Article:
Wednesday, April 22, 2020

Marketing -- a Must Part of Publishing

            Most people don't recognize marketing as a part of publishing, but it is. Once a publisher accepts a manuscript or an author decides to self-published, marketing on the part of an author (and an illustrator) needs to begin.

         Somehow someway, the rumor that an author's job ends once a manuscript goes to press spread throughout the world. However, nothing could be farther from the truth. Remember, authors and illustrators are the best promoters of their books. If an author like James Patterson has to promote his books, those of us not as well known or as popular must promote even more.

         Below is a list of ideas whose sole purpose is to assist authors and illustrators in their marketing efforts. No one needs to try all the ideas but should try several. If some don't work, try something else. However, a few are needed, such as numbers 1, 8, 9, and 12.

1. Promote on Facebook and other on-line social media. (Contracts state authors should have a blog, a website, and be at least on Facebook.) Get that website up and running -- before the book is released.

2. Send handwritten notes, cards, or greeting cards to inform friends or the public of your new book or existing books as well as any appearances you are making.

3. Use handwritten fonts as an alternative to actually handwriting cards.

4. Use or a similar medium as a way to contact others.

5. Search out and enter contests. Researching online is one way to find contests. OWFI has a writing competition every year (

6. Join the Chamber of Commerce and use its networking opportunities.

7. Promote your book on radio, t.v. spots, and/or talk shows.

8. Talk to your librarians about purchasing your book for their shelves or fill out a book request. The library will often purchase that book after the request. Also, have friends and relatives request your book at their local libraries.

9. Have a giveaway once in a while. There are different ways to do this. Be creative. B.J. Daniels gives away special bookmarks, magnets, aprons, and other mementos of her books. Personally, I prefer not to give away a current book, but if you have previous books, you might give away one or more of them to build an interest in your new book.

10. Set up a booth in art, crafts, street, or book festivals. Sell your books directly. Authors and illustrators usually make more by buying their books at a discount, selling at retail (or slightly lower), and pocketing the profit.

11. Donate a copy of your book to one or more local schools and get media coverage, even if in a small local paper.

12. Write a very short story about one or two of your book characters and post it on your blog or other places as a FREE item, a lead-in, or attention-getter for your book.

13. Build your name's brand, or that of your book, by giving away pencils or pens with your name and email address on them, bottles of water, bookmarks, postcards, etc. Always have business cards to give away.

14. You should provide information (links) on social media and on handouts such as fliers and postcards so that people know where to find your book or books.

15. Prepare postcard-sized inserts with your autograph to place in each book: On the card, have your photo, brief info about books, and a polite request for the reader to place a rating and brief review on Amazon if book pleased reader.

16. Prepare and keep an event diary for annual events in which you are interested in participating. In that digital or hard-copy diary, keep a compilation of press releases, press clippings, email blasts, photos, marketing materials, a monthly to-do lists, and anything else that would be helpful for you to plan the next year's attendance or that would be helpful for the next year's publicity person. For example, OWFI has a conference annually. If you attend, speak at that conference, and/or have your book or books in their conference bookstore, then have an event diary for that event.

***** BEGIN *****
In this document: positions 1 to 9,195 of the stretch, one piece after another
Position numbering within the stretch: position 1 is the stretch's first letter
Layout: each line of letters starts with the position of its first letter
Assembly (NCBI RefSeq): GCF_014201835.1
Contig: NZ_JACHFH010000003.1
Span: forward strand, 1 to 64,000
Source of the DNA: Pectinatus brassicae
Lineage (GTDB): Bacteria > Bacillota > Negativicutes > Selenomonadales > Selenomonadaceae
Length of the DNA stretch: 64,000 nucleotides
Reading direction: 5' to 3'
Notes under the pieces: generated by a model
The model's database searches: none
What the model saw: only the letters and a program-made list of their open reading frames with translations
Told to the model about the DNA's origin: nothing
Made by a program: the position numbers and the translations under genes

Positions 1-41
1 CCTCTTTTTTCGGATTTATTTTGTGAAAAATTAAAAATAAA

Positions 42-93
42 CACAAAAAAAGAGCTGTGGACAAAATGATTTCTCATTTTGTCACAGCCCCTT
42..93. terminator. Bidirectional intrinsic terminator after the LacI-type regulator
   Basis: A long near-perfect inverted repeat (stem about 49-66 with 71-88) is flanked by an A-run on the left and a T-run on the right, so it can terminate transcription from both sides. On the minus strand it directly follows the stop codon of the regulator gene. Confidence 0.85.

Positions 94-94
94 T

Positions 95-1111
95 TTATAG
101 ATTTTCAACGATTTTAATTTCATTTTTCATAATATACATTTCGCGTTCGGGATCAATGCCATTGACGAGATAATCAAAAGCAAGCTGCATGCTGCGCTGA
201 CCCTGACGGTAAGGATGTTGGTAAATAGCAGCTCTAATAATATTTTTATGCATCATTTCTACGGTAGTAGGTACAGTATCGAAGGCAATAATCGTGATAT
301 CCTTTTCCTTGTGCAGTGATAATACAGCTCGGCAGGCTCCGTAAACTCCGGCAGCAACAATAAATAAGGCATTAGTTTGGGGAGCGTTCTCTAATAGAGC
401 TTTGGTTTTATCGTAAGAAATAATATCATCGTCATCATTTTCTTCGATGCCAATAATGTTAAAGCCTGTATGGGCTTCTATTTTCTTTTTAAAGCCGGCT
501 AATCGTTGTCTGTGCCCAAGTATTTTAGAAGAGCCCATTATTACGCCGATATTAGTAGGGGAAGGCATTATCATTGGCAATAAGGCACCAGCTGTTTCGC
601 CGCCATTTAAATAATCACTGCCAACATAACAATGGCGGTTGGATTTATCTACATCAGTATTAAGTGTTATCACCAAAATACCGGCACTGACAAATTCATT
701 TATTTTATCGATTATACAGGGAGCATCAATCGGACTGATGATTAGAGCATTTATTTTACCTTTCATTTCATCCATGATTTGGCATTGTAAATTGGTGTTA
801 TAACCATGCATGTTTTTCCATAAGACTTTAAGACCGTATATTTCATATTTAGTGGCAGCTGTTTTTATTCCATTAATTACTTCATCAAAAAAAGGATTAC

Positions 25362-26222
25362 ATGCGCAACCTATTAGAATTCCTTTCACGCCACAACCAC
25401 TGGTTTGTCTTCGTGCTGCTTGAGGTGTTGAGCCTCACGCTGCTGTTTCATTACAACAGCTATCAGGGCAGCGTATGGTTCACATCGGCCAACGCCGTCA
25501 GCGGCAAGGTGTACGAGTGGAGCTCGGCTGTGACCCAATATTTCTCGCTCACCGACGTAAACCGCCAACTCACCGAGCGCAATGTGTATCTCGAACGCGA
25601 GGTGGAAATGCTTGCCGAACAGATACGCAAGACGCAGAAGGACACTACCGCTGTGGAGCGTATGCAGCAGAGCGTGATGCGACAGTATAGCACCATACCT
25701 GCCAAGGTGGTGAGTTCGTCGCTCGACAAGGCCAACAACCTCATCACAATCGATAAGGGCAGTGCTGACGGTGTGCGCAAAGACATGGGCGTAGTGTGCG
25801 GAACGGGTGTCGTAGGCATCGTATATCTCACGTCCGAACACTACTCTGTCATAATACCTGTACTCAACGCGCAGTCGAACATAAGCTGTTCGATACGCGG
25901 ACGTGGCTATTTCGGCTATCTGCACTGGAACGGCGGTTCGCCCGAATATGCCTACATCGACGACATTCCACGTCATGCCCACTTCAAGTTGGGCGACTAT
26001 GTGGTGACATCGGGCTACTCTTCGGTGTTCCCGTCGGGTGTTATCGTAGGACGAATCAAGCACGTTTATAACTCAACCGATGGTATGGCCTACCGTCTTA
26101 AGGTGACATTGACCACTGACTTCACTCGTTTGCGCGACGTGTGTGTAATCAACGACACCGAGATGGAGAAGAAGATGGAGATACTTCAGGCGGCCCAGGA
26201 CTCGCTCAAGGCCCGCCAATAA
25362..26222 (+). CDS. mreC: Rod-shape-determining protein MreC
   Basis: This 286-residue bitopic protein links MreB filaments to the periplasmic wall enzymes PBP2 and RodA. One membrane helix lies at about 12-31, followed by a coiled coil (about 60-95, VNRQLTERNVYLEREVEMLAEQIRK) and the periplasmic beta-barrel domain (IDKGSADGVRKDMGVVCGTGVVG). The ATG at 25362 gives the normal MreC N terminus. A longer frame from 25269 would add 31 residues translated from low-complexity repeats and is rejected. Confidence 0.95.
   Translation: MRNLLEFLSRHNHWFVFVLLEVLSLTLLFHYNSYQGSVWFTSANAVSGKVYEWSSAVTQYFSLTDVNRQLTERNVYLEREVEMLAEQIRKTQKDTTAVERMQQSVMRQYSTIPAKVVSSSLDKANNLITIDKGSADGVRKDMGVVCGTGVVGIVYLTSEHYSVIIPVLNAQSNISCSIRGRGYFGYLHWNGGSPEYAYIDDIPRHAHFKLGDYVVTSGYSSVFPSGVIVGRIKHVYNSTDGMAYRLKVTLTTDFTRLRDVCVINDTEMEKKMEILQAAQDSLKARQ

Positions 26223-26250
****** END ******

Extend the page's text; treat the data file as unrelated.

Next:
17. Don't write just one press release. Customize the release for each specific media. A different slant is needed for media out of town than for local media.

18. Promote your book at least 3-4 months before it's released officially. This idea may not work or be wanted for every book, but it will help for some books.

19. Find local places to host a book signing for you and/or to carry your book(s). For example, a book about sports might grab the interest of a sporting goods store; a book about dolls might interest a toy store; a book about a dog or cat or other pet might interest a pet store.

20. Have a guest book for people stopping by your booth at an event. Be sure visitors write their emails so you can send messages (with a way for the recipients to "opt-out" of receiving more emails) go share writing tips and information about upcoming events or books.

21. Be aware of opportunities to promote your book.
For example, one 4RV author carries a copy of her book and another book to read with her. While waiting for an appointment or for a friend, she reads the extra book and looks around to see if anyone else is reading. When she sees a person reading, she asks the person the title of the book. She tells the person she is an author and is interested in what people like to read. That short conversation provides an opportunity for her to talk about her books. She doesn’t always sell a book, but she can give the person a business card and flier about her books.

         Finally, search for other ideas to promote your book. Be creative, but don't be afraid to "borrow" ideas from others. You are the best person to promote your book because you know it better than anyone else. Be proud of your "baby" and present it to the world. You may not be a James Patterson, yet, but you can promote as hard as he does.

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